​Windows 10 does temporarily disable third-party antivirus, admits Microsoft

But Microsoft rebuts claims that it's been using underhand tactics in Windows 10 against third-party antivirus.
Written by Liam Tung, Contributing Writer

Microsoft outlines changes in Windows 10 to help third-party antivirus vendors.

Image: Microsoft

Microsoft has responded to complaints by Kaspersky Lab that it uses "underhand tactics" to remove third-party antivirus.

Kaspersky Lab in June took its complaints over Windows 10's handling of third-party antivirus to the European Commission and the German Federal Cartel Office.

One of the key complaints is that Windows 10 uninstalls Kaspersky antivirus without the consent of users and enables the built-in Windows Defender.

Kaspersky argued the switch happens during major Windows updates if a third-party AV product is incompatible with the latest version of Windows.

Now Microsoft has responded more fully to Kaspersky's complaints, arguing that it's been actively helping antivirus vendors.

But the new blogpost by Rob Lefferts, Microsoft's partner director of the Windows & Devices Group, Security & Enterprise, also admits that Windows 10 Creators Update did disable third-party antivirus products, although only for a short time.

"We built a feature just for AV apps [pictured above] that would prompt the customer to install a new version of their AV app right after the update completed. To do this, we first temporarily disabled some parts of the AV software when the update began," wrote Lefferts.

"We did this work in partnership with the AV partner to specify which versions of their software are compatible and where to direct customers after updating."

Kaspersky founder Eugene Kaspersky has accused Microsoft of using shady methods to "fiercely promote its own inferior" product, Windows Defender, over third-party antivirus already installed on Windows 10 PCs.

The Russian antivirus firm also filed a complaint with Russia's Federal Antimonopoly Service over the same issues last year, which resulted in some changes by Microsoft, but not enough, apparently.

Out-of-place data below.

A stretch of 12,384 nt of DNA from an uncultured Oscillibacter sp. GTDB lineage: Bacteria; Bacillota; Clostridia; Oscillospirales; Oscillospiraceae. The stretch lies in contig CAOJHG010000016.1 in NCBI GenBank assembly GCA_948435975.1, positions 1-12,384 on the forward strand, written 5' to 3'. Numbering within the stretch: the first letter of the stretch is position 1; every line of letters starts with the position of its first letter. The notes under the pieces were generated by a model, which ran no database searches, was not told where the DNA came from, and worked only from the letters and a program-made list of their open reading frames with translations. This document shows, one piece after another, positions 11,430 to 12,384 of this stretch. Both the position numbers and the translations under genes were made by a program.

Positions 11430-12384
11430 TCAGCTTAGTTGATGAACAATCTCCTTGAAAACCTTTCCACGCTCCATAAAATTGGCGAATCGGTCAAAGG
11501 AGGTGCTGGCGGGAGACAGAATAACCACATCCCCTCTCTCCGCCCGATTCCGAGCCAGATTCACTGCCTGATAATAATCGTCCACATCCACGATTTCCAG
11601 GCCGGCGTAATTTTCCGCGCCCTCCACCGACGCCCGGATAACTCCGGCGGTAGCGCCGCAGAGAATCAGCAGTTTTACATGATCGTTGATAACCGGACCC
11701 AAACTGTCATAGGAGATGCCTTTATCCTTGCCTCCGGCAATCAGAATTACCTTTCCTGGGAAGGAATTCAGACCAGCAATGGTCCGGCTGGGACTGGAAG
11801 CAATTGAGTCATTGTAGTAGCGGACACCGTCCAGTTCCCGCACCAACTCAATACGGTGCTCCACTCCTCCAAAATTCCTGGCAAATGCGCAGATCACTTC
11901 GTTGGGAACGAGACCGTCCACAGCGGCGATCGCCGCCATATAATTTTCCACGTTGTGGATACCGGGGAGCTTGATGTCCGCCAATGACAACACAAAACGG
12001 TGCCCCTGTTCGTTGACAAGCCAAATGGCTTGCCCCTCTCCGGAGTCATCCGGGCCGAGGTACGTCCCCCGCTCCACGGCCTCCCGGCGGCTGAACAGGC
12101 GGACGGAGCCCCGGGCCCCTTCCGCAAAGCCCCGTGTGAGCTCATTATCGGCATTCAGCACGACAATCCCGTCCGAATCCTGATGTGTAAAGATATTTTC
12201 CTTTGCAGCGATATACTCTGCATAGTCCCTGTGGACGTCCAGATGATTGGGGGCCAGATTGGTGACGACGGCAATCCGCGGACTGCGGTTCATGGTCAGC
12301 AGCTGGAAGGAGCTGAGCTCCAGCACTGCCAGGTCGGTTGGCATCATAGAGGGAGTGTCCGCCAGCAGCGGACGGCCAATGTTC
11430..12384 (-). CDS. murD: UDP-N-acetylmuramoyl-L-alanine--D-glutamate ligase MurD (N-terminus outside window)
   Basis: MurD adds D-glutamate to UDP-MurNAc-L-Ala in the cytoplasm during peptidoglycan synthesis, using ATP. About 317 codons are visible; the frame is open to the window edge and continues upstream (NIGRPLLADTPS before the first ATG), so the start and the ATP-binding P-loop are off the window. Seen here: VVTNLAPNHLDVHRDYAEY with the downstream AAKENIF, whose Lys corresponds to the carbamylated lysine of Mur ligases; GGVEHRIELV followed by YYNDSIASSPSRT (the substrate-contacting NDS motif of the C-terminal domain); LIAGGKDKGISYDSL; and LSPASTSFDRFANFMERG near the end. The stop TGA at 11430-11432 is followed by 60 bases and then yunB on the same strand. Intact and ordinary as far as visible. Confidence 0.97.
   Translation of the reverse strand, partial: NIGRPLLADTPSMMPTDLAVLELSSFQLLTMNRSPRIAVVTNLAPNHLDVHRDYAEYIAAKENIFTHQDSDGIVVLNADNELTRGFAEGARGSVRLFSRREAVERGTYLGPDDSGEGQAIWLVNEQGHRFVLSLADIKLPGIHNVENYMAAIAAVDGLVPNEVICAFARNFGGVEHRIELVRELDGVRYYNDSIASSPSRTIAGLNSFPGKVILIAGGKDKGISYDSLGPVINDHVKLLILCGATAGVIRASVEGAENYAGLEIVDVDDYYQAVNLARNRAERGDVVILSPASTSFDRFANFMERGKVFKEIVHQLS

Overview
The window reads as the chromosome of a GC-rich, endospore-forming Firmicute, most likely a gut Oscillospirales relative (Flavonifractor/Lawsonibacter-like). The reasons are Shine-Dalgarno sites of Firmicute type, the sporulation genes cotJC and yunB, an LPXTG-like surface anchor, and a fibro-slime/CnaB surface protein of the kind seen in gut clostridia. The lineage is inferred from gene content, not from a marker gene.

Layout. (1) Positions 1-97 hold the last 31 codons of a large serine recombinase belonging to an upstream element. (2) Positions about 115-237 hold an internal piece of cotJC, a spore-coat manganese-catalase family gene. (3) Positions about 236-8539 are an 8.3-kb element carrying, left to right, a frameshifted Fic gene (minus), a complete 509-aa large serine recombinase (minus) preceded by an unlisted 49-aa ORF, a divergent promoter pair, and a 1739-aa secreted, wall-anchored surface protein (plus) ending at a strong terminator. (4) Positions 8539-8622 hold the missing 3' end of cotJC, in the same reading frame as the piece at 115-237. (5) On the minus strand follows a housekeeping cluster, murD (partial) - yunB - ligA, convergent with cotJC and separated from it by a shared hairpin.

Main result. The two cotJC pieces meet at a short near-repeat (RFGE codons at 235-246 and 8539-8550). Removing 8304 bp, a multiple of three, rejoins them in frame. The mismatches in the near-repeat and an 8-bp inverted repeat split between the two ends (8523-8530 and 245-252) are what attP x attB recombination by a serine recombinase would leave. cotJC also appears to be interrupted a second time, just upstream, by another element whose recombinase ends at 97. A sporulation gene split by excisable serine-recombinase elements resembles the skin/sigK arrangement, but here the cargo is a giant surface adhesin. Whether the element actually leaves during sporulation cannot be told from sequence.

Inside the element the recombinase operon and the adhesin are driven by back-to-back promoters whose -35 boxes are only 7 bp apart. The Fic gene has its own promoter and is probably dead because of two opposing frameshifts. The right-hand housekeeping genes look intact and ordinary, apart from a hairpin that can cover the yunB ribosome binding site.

He's also complained that AV vendors have little time to make their product compatible, compared with previous versions of Windows. Other vendors, like ESET, cited similar compatibility problems with the Windows 10 Anniversary Update.

So far Microsoft hasn't commented much on the complaints beyond saying it is confident Windows 10 security features do comply with competition laws. But Lefferts' blogpost on Tuesday, which doesn't mention Kaspersky, addresses many of the security vendor's criticisms.

He said the threat of ransomware, such as the recent WannaCry outbreak, meant it has a duty to ensure some malware protection is "always on", regardless of the system users choose.

"Only when an AV subscription expires, and the AV application decides to stop providing protection to the customer, will Windows Defender Antivirus begin providing protection," explained Lefferts.

Lefferts also notes that Microsoft "doubled down" on efforts to help AV vendors stay compatible with the Windows 10 Creators Update, arguing that nearly all antivirus applications Microsoft tested are fully compatible.

"Microsoft's application compatibility teams found that roughly 95 percent of Windows 10 PCs had an antivirus application installed that was already compatible with Windows 10 Creators Update," said Lefferts.

Other complaints from Kaspersky include Microsoft brochures stating that Windows users don't need to pay for third-party antivirus because of Windows Defender, that Windows Defender runs duplicate malware scans, and that Microsoft's tech support staff have advised users to uninstall Kaspersky.

Lefferts denied all these claims, insisting Microsoft believes in supporting a diverse security ecosystem.

"Once a customer has installed an active and up-to-date antivirus program, it will run without notifications or interference from Windows. Microsoft's own free, built-in Windows Defender Antivirus does not run periodic scans without explicit customer action or provide protection until the chosen third-party AV solution is no longer protecting the Windows 10 device due to expiration," said Lefferts.

"When customers experience support issues, our Microsoft Support teams work closely with them to honor the AV choices they've made. In some cases, uninstalling and then reinstalling the software, including third-party AV solutions, is a necessary step in resolving a customer issue."

Finally, Lefferts countered Kaspersky's claim that Windows Defender is an inferior product, pointing to AV-Comparitive tests that show it neck and neck with top performers, including Avast, AVG, BitDefender, BullGuard, F-Secure, Kaspersky, and Trend Micro.

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